Visual Arts

New Exhibit at Oolite Arts Contemplates Losses of the Last Year, Urges the Possibility of a Better Future

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As the pandemic passes the one-year mark, a new exhibit opening at Oolite Arts on Lincoln Road reflects one artist’s view of how we can process the loss and imagine a better future. “Dreams of Unknown Islands,” created by Sasha Wortzel and curated by Kristan Kennedy, melds audio of the Jewish prayer of mourning – the Kaddish – and the tradition of sitting shiva with video of South Florida sunsets and sunrises. 

When the pandemic emerged in the U.S. last spring, Wortzel, a visual artist and filmmaker (photo above) began to stream the sunset live on Instagram. “[T]he videos were a way to process the collective loss, and later the national political crises and racial reckoning alongside the ecological degradation she had been researching in Florida,” according to the announcement of the exhibit.

Following her beach walks, Wortzel sometimes participated in an online reading of the Kaddish at a virtual gathering organized to move through the pain of the moment. These experiences, along with Wortzel’s ongoing research in the Florida Everglades came together in the exhibition in a way that “invites the community into a collective process to move from the grief caused by these crises, towards acknowledgement, accountability and imagining new futures.”
“Dreams of Unknown Islands,” curated by Kristan Kennedy, opens Jan. 20 through April 4 at Oolite Arts’ gallery at 924 Lincoln Road. 

“Ethereal and contemplative, the exhibition begins with three videos of a Florida sunset and sunrise, and a nesting turtle during the full moon. In the main gallery, overhead, are large-scale sculptures reminiscent of sea shells, created with a 3D printer,” according to the exhibition description.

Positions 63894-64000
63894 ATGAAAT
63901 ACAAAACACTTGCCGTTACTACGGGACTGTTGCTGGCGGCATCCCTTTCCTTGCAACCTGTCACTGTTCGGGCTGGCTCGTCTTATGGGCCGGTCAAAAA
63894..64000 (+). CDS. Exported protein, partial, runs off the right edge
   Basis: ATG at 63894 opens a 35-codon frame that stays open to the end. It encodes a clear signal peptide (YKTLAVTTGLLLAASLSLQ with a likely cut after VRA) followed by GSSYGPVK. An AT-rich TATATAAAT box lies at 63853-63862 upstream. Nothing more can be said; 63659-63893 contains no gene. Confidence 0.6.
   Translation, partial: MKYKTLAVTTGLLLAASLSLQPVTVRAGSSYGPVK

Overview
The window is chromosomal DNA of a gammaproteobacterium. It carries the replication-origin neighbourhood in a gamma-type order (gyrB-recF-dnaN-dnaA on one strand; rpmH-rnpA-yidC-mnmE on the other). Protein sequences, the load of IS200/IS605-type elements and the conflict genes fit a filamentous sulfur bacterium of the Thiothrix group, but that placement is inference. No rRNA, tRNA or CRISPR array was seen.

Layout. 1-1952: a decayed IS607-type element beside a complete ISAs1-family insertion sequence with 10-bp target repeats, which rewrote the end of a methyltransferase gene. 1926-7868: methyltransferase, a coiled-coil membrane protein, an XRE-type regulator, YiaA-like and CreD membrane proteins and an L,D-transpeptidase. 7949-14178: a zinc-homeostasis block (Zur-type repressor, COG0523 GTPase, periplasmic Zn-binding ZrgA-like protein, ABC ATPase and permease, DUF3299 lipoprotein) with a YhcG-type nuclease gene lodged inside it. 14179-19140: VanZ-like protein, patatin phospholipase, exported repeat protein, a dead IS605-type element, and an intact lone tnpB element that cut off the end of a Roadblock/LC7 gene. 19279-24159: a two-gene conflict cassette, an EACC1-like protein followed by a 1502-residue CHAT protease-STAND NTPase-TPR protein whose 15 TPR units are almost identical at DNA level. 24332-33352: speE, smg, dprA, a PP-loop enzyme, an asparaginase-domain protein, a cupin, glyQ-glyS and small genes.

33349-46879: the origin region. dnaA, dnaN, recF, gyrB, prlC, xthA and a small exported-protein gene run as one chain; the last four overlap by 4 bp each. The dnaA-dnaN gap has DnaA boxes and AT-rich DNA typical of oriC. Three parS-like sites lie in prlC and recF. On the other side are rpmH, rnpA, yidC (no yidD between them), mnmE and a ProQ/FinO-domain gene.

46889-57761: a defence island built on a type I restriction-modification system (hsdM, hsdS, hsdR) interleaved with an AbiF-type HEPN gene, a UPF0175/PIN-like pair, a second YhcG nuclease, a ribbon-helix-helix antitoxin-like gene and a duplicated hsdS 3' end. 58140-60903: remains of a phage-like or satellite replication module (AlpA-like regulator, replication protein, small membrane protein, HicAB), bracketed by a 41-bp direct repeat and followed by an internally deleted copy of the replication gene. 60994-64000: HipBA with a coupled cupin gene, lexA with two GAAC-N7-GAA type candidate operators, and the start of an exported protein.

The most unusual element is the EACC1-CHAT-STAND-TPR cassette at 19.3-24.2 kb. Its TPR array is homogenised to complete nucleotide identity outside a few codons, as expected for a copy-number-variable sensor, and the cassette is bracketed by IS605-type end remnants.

“The sculptures serve as speakers broadcasting sounds made by the mixing of Wortzel’s network of friends and family reciting the Kaddish. Beneath them is a sculpture entitled “Sitting Shiva,” which consists of two lounge chairs upholstered in invasive python skin, evoking the many Jewish seniors who found refuge in Miami Beach in the mid 20th century and Miami Beach’s queer community impacted by the AIDS crisis,” the description notes.
While the exhibit explores the heavy topics of COVID-19 and environmental degradation and a world in which we are out of balance with nature, Curator Kristan Kennedy says Wortzel’s work pushes us to think of the possibility of a better world. 
“Sasha’s exhibition gives a gift of peace in this chaotic time,” said Kennedy, who is the artistic director, curator of visual art at Portland Institute for Contemporary Art. “It urges us to ask, ‘how might we face, and address all that’s happening, and process it and heal in a better way?’” 


“Dreams of Unknown Islands” by Sasha Wortzel, curated by Kristan Kennedy
On view Jan. 20 – April 4, 2021, by appointment
Oolite Arts, 924 Lincoln Road


IlluminArts and Oolite Arts present Sasha Wortzel: Rising with the Attacca Quartet and Caroline Shaw
7 p.m. Jan. 31

North Beach Bandshell, 7275 Collins Ave, Miami Beach and streamed online

lluminArts and Oolite Arts will present the GRAMMY winning Attacca Quartet and Pulitzer Prize winning composer and singer Caroline Shaw in a performance inspired by the work of Oolite Arts resident artist, Sasha Wortzel.

In a musical program anchored by the works of Caroline Shaw, this performance will tell the rising story of the intersection between nature and humanity. 

Tickets are free, though RSVP is required:

About Oolite Arts